This is the Lebanese equivalent of rice and beans. This traditional stew is prepared with melting chunks of lamb, soft beans, in a tomato broth with a homemade lamb stock that takes this dish to the next level: rich flavors and deep comfort.
Don’t worry about the lamb stock, it is simply the liquid you will use to cook the seared lamb cubes… The detailed recipe is easy!
Serve this dish with some vermicelli rice or your favorite type of rice.
Bon appétit! :)
Fassoulia wou Riz
Recipe credits: Rafaella Sargi
Serves 6 to 8
2 tablespoon ghee
2 lb (1 kg) of lamb cut into large cubes
1 cinnamon stick
2 bay leaves
1/2 teaspoon whole black peppercorns
2 tablespoons extra virgin olive oil
2 cups chopped onions
1 big tomato, peeled and chopped (about 1 cup)
4 garlic cloves, finely chopped
1/2 cup of hot water
2 tablespoons tomato paste
3 cups cooked red beans**
1/4 teaspoon ground allspice
Scale and prep all the ingredients.
You will need one large pot with a lid, a slotted spoon, a strainer, and a bowl.
Melt the ghee in a large pot over medium high heat. Sprinkle the lamb cubes with sea salt and sear them for a few minutes on all sides. Do not overcrowd the pot and work in batches if you need to. Once the meat is seared evenly, add 3 cups of water, a cinnamon stick and 2 bay leaves and whole black peppercorns. Bring to a boil then lower the heat to medium. Cover the pot and let the meat cook for 45 minutes to one hour. Check on the meat and make sure it is completely soft and almost “melting”… With a slotted spoon, remove the cooked meat and set aside on a plate. Pass the cooking liquid through a strainer, reserving the liquid in a bowl and discarding the cinnamon stick, bay leaves, and whole black peppercorns. You will use this cooking water as your stock in a few steps… patience!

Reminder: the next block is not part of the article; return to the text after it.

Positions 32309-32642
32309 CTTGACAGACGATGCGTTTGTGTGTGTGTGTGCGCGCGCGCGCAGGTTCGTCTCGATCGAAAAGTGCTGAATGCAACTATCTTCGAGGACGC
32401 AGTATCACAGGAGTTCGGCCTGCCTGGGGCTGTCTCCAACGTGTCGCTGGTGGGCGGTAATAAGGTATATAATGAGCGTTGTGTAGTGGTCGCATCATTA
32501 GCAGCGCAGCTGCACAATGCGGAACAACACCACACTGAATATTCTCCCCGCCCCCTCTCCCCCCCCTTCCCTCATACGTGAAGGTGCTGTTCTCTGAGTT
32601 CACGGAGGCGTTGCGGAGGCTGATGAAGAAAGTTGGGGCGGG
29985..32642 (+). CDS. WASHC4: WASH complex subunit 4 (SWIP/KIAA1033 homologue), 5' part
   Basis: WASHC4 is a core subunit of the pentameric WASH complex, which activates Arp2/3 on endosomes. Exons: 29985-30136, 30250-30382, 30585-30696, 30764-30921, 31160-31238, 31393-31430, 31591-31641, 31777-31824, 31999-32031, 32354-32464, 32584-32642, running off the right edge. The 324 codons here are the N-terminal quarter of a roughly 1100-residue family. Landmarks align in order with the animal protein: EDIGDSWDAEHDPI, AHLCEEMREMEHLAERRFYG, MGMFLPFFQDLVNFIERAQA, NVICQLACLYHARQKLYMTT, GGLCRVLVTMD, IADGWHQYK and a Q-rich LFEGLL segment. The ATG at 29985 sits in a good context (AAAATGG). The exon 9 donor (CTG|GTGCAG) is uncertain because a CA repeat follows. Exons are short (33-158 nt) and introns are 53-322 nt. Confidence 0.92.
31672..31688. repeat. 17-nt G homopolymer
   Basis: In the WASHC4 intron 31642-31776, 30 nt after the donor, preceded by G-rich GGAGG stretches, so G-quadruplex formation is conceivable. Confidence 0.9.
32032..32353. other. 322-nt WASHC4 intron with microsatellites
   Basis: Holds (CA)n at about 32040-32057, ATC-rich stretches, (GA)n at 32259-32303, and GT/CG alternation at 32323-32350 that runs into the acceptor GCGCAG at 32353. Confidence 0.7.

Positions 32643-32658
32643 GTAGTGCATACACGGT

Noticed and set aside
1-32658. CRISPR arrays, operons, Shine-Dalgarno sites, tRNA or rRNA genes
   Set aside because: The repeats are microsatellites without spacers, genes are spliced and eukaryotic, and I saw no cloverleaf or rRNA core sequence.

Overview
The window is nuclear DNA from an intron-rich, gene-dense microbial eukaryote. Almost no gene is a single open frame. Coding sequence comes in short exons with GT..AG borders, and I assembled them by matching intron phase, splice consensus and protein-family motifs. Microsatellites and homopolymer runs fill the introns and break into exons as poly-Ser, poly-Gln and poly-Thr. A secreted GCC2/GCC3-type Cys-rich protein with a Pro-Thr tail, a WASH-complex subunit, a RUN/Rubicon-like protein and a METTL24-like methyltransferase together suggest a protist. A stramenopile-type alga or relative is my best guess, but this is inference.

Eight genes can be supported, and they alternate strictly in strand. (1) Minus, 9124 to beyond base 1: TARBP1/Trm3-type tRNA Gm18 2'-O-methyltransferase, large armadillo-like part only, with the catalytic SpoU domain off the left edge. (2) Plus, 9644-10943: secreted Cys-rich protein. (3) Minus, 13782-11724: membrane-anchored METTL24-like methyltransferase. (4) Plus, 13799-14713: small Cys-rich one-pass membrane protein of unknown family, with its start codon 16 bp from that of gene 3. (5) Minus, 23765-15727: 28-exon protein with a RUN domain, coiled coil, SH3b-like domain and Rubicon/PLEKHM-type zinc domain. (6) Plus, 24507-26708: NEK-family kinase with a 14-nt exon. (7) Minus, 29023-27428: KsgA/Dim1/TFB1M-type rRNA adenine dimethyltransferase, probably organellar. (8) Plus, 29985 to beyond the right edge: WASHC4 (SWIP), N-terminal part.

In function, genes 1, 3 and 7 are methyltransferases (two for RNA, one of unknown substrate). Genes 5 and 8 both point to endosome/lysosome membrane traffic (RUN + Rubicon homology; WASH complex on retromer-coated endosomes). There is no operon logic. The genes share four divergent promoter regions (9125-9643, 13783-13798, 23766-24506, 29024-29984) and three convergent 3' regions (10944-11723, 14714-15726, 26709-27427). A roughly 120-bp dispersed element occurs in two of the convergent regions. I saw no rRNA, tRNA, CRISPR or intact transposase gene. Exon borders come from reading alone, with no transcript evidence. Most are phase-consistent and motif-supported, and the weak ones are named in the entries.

Quickly rinse the pot you just used. Put it back on the stove… let’s continue our recipe! :)
In the clean pot, heat two tablespoons of extra virgin olive oil, add the chopped onions and let them cook over medium heat until translucent. Add the chopped tomato and the garlic. Gently mix then add 3 cups of the stock (the cooking liquid the lamb cooked in). Dissolve the tomato paste in 1/2 cup of hot water then add it to the pot. Bring the pot content to a boil. Add the cooked beans, 1/2 teaspoon of sea salt and all spice. Bring back to a boil then lower the heat to medium-low, cover and let it simmer for at least 45 minutes. Taste and correct seasoning.
If the stew is too thin (runny, watery) uncover the pot a let it simmer for an additional 15 minutes. The sauce will thicken a little bit…
Serve hot with vermicelli rice on the side.
Add some radishes, pickles, or homemade pickled onions for some bright notes and a crunchy bite.
*Notes on lamb: In Miami, you can easily find lamb for stew pre-cut at the butcher counter or deboned leg of lamb. I usually buy a piece of the leg of lamb and cube it myself.
**Notes on cooking beans: You can use canned beans if you are in a hurry but cooking beans from scratch is way better and you can master their consistency. The night before your planned cooking; rinse well the dried beans and put them in a medium bowl. Fill the bowl with fresh water 3 inches above the dried beans line and cover with plastic wrap. Let the beans rehydrate over night.The next day, using a colander, drain the beans and discard the water. Rinse well with fresh water. Place the beans in a pot with enough water to cover the beans and bring to a boil. Let the beans cook for 10 minutes. Drain the beans a discard the water. (My mom says it is a good way to minimize the familiar “bean-discomfort”… Quickly rinse the pot and return the partially cooked beans, add fresh water, a bay leaf and a clove of garlic and bring to a boil. Reduce the heat to medium and let the beans cook until they are cooked through but not mushy. Discard the bay leaf and garlic. Drain the beans and set aside… they are ready to be added to the recipe!